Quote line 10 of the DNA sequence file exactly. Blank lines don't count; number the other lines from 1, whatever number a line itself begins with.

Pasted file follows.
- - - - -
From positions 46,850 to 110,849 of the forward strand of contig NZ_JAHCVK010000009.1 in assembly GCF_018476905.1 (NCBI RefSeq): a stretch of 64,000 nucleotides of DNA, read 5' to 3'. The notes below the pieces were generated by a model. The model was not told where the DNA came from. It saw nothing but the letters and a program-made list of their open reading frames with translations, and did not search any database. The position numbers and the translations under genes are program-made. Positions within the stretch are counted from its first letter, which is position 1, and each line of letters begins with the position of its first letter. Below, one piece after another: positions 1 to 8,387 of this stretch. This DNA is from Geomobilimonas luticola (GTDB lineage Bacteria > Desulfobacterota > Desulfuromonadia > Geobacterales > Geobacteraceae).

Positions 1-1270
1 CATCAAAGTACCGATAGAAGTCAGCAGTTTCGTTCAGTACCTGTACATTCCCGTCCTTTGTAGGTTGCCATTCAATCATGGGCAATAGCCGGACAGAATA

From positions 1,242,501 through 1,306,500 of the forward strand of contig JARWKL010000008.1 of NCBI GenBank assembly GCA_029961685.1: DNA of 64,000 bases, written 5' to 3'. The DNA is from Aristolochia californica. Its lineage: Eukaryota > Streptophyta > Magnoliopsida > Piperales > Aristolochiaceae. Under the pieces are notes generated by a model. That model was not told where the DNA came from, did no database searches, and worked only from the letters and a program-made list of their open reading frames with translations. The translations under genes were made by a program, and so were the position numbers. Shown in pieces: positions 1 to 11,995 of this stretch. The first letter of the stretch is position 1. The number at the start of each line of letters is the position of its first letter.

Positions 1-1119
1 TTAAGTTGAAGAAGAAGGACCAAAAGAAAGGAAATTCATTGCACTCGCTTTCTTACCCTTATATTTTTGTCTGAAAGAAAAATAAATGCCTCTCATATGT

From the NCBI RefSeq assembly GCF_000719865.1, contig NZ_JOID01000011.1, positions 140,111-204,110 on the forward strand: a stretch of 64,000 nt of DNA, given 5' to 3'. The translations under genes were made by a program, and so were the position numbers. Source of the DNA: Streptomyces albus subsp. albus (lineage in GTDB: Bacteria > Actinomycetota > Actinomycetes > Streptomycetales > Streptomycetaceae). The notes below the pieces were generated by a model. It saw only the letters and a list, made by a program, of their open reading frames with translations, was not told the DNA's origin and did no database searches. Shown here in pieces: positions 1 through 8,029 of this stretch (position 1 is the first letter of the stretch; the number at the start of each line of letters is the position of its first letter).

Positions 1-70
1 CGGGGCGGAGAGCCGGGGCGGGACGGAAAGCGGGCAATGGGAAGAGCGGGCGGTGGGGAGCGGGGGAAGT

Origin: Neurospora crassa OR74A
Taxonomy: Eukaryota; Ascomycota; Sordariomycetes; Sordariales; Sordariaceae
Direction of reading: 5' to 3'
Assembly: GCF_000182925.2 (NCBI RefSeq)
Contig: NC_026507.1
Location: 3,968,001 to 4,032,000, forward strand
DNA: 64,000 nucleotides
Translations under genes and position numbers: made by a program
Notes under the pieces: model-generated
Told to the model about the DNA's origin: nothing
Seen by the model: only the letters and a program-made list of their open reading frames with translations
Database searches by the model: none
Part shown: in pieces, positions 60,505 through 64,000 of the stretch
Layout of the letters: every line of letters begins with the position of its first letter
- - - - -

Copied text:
Origin: Neurospora crassa OR74A